Bink: So you like Legoland?
Kelly: Sure, what’s not to like? Miniland is excellent, and some of the rides are fun, especially the water splash rides in the hot sun. The only thing I don’t care for is the number of people who think it’s okey-dokey-fine to fire up a cig in the middle of an amusement park crowded with children. It’s legal, but to me, smoking around children is a form of child abuse.
Bink: Hear hear. What else about being in Europe (or specifically Denmark) is different than the insignificant berg you hail from?
Kelly: Geographically it’s not that different from Portland, Oregon… flatter, though. And the weather is a tad more extreme, but comparable. The language is a little barrier, but most everybody speaks English so that’s rarely a problem. Culturally, it’s not that different; I just visited Italy on vacation – now THAT’s a different culture.
Bink: Is there anything that stands out about Danish culture?
Kelly: The one thing that springs to mind is watching people eat tacos with knife and fork. I never would’ve thought of that. But mostly it’s just nice and polite.
Bink: Back to work stuff. Do you ever talk with set designers?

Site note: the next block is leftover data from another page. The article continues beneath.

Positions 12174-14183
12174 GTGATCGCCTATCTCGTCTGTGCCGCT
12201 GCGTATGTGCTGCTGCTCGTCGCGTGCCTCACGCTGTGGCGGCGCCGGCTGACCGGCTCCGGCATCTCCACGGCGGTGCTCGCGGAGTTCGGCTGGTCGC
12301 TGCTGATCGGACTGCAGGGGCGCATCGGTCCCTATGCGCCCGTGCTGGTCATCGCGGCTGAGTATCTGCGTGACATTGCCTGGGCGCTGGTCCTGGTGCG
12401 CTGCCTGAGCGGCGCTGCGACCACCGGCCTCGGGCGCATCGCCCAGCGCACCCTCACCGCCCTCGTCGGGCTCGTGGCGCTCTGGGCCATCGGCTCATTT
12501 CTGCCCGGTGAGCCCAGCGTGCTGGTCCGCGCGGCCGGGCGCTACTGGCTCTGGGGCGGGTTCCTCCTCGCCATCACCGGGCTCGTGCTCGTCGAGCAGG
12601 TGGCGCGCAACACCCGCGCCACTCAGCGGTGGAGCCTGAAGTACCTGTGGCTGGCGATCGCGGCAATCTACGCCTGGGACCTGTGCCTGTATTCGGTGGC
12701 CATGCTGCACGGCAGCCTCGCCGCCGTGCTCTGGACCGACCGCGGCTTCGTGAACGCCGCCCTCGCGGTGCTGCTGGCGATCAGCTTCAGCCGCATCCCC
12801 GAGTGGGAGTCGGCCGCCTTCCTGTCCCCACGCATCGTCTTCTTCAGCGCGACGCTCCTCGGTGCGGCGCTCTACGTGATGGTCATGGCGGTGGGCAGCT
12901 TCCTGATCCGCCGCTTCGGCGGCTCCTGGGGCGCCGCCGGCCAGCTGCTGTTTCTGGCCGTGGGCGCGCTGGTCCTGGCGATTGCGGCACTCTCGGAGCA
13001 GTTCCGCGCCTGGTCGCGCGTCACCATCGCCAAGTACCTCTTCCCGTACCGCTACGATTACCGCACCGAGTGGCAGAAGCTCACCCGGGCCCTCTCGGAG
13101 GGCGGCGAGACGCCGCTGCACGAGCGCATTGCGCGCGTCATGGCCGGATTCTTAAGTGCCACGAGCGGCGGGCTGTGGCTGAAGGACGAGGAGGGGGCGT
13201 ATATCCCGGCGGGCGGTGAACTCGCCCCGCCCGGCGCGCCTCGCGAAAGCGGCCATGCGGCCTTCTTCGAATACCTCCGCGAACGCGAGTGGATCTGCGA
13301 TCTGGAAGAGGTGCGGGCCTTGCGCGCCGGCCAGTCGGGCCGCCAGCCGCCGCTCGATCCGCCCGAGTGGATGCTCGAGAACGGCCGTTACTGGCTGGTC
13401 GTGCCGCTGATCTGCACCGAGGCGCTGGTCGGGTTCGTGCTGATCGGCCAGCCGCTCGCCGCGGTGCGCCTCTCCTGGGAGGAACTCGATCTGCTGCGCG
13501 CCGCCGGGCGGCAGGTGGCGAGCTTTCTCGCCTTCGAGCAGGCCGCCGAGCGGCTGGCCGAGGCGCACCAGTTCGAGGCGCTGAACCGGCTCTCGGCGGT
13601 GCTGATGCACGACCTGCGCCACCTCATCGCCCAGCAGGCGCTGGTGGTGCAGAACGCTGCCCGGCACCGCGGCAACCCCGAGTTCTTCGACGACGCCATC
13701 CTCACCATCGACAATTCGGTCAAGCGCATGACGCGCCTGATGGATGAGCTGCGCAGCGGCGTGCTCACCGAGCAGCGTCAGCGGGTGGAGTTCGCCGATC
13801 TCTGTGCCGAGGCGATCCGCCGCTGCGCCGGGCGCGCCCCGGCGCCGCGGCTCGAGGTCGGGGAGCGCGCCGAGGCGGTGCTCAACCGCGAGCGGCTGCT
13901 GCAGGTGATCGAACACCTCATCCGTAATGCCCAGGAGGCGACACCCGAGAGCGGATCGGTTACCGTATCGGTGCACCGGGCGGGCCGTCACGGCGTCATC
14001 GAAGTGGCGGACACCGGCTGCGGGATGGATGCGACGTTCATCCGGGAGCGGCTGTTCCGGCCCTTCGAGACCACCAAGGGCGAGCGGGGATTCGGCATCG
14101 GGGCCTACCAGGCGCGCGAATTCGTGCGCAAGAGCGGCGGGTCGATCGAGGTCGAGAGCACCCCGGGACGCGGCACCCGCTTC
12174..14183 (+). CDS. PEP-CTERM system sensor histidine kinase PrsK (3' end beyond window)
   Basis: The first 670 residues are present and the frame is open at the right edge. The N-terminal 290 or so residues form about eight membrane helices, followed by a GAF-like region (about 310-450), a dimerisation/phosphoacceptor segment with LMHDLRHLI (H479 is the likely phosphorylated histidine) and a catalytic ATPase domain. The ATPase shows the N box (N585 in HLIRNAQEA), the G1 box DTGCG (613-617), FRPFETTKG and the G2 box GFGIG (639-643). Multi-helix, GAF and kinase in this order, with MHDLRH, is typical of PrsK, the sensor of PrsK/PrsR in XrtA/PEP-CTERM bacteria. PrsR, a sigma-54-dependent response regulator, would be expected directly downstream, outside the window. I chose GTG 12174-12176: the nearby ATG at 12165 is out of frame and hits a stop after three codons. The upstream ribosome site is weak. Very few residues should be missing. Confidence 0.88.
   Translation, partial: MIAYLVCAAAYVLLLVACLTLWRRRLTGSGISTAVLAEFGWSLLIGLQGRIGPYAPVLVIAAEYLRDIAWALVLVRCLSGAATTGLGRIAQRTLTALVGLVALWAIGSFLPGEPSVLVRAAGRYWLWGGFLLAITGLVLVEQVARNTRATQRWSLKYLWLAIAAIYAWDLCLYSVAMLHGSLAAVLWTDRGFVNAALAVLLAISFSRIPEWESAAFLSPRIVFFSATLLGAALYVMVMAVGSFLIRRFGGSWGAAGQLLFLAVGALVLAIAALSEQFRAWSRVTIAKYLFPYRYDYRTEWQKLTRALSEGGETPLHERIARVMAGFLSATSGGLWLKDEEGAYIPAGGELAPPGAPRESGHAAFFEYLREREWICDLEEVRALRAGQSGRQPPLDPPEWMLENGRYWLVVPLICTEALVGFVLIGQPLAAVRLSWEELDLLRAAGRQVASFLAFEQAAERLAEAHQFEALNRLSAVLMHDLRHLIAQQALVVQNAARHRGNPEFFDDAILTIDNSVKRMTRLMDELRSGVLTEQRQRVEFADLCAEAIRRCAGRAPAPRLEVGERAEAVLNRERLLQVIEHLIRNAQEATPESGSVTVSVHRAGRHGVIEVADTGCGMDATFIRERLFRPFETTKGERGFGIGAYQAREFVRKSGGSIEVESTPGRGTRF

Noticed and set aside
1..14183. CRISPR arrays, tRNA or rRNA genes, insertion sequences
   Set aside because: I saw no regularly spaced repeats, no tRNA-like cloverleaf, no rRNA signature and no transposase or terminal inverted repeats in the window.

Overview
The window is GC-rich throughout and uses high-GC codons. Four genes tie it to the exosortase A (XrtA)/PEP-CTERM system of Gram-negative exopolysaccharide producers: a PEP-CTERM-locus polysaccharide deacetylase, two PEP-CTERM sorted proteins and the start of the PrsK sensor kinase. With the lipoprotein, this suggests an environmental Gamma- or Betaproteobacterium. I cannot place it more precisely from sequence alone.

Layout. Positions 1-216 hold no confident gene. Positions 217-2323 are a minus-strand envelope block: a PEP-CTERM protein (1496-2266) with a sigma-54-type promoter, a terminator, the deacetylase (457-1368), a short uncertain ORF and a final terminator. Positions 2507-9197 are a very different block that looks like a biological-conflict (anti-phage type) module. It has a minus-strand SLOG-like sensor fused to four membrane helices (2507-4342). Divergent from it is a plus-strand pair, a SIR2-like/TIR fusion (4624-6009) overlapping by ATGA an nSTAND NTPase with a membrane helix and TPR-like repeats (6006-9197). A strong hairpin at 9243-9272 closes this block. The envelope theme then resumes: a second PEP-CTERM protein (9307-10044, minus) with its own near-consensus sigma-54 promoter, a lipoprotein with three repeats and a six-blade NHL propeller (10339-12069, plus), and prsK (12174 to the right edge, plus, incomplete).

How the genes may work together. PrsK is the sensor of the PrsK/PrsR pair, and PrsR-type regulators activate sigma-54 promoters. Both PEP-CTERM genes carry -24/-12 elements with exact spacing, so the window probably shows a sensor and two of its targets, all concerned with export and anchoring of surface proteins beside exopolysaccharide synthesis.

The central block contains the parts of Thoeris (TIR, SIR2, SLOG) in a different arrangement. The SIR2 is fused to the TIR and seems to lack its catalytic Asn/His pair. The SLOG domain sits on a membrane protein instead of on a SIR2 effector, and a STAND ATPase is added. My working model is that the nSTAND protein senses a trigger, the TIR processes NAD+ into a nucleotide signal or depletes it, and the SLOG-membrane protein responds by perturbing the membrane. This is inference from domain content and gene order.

Kelly: Jealous much? You bet I do. They’re a very interesting bunch. I have the rare opportunity to watch over shoulders while sets are being worked on, and I get to see various iterations of a set during development. And it’s convinced me of one thing – it’s a good thing I’m not a set designer!
Bink: Yeah, you do suck at that.
Kelly: Bite me. I’ll have you know a model I designed for Power Functions will be filmed (with me) and online later in August. It came in second in a competition. So there.
Bink: Well la-de-dah for you. What else can you tell us about BIONICLE, big shot?
Kelly: I’m really looking forward to seeing everyone’s reaction during the rest of this year. I’m inordinately proud of the Mistika web site, especially the home page, and how things will play out online. The main page of the web will have some really, really interesting stuff by the end of the year. I think it’s going to make a powerful impression.
Bink: You said you’d talk more about how the web fits into the overall strategy.
Kelly: I can see where you wrote a reminder about that on your arm. In Crayon.
Bink: Red hot poker time!
Kelly: WhatImeantwas… the overall tagline is “Battle for Power – Reveal the Secrets”. Which isn’t a secret anymore. The story is being told in various media: books, comics, advertising, TV, story serials, and web. To name the big ones. Everything has been carefully orchestrated (in part by me) to be released at certain times. You may have noticed the numbers on BIONICLE.com…
Bink: Yeah, we noticed. Or did you miss the zillion threads about it in the forums?